Yet this is oddly balanced the other way as the film inconsistently avoids showing Mohammad’s face. When it is shown, the CGI, while noticeable, is pretty impressive. Fatima’s face is never shown, which makes for a very peculiar scene where father and daughter are reunited and it looks like two burlap sacks wriggling against each other.

For non-Muslims, perhaps it helps to view Fatima like Mary. Protestants do not understand the reverence Catholics have for Mary. Well, when Fatima is set to marry Ali, she asks for an unusual dowry. She asks for intercession for sinners so that they may enter heaven. Does that sound familiar? The film also later says that Mohammad blesses Ali and Fatima saying that whoever hurts and saddens them also hurts and saddens him. Jesus said to Peter that what he bound/loosened on earth would be bound/loosened in heaven (Matthew 16:19), which is used by Catholics to justify Peter and the Papal line and authority.

Anyway, this sort of selectively highlighted virtue in Fatima skips very quickly past a few things. The film says  “sometimes the Imam Ali defeated evil without killing anyone”. Oh good. Sometimes he wasn’t a killer. Let’s just ignore how you made a big deal about how he was a super duper warrior. Sometimes he wouldn’t kill people. Later the film says how Mohammad was a very tolerant man toward his enemies in his own camp. He even took them with him on the first pilgrimage to Mecca after he liberated it from the pagans. Liberated. Yes. This after the film just showed a big battle scene against a bunch of pagans (which the Muslims lose, btw).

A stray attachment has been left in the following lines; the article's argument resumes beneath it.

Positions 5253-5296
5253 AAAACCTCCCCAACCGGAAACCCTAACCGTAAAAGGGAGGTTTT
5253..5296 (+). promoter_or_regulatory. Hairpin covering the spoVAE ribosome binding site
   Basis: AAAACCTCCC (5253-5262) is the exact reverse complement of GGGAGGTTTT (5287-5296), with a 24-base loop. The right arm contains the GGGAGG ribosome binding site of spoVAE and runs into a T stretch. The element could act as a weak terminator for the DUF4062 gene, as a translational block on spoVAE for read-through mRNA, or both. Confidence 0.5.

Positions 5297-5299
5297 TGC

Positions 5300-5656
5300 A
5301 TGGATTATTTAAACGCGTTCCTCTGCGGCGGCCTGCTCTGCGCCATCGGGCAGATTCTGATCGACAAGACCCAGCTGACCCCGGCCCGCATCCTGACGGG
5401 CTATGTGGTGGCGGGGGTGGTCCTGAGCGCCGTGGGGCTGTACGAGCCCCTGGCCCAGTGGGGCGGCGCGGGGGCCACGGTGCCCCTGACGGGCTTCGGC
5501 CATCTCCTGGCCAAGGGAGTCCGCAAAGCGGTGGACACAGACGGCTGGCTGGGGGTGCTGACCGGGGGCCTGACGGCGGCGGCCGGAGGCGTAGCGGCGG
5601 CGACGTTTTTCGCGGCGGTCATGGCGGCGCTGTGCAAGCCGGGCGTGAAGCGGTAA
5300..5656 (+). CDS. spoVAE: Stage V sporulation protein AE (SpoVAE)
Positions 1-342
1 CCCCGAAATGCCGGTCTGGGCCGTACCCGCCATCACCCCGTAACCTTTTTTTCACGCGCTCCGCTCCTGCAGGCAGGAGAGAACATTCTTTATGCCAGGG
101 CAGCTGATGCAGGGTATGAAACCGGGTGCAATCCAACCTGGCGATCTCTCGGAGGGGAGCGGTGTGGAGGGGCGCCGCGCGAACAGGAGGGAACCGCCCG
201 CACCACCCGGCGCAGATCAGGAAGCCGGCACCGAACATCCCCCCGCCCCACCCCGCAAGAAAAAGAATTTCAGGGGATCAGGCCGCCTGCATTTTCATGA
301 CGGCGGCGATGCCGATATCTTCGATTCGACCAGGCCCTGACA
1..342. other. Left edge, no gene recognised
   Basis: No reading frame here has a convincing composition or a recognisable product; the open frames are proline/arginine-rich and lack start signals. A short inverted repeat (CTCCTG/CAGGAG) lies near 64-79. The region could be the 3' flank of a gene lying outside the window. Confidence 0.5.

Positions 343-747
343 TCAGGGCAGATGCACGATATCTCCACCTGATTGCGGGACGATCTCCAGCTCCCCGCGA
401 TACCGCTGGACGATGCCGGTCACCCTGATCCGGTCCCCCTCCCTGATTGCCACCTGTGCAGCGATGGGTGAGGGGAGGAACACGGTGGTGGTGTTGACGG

What was the point of this entire battle scene? Gratuitously bloody again. Nothing to do with Fatima. Mohammad loses and it seems to sow the seeds of doubt among his followers, but he does (unexplained and offscreen) get back on top again. Was this battle for production value? Did someone think it was cool to have a battle? They had the trope of big ole fighter getting sliced down by crafty and skilled little fighter Ali. Did you just need something to liven things back up again, film? Did you know things were going to sort of peter out later?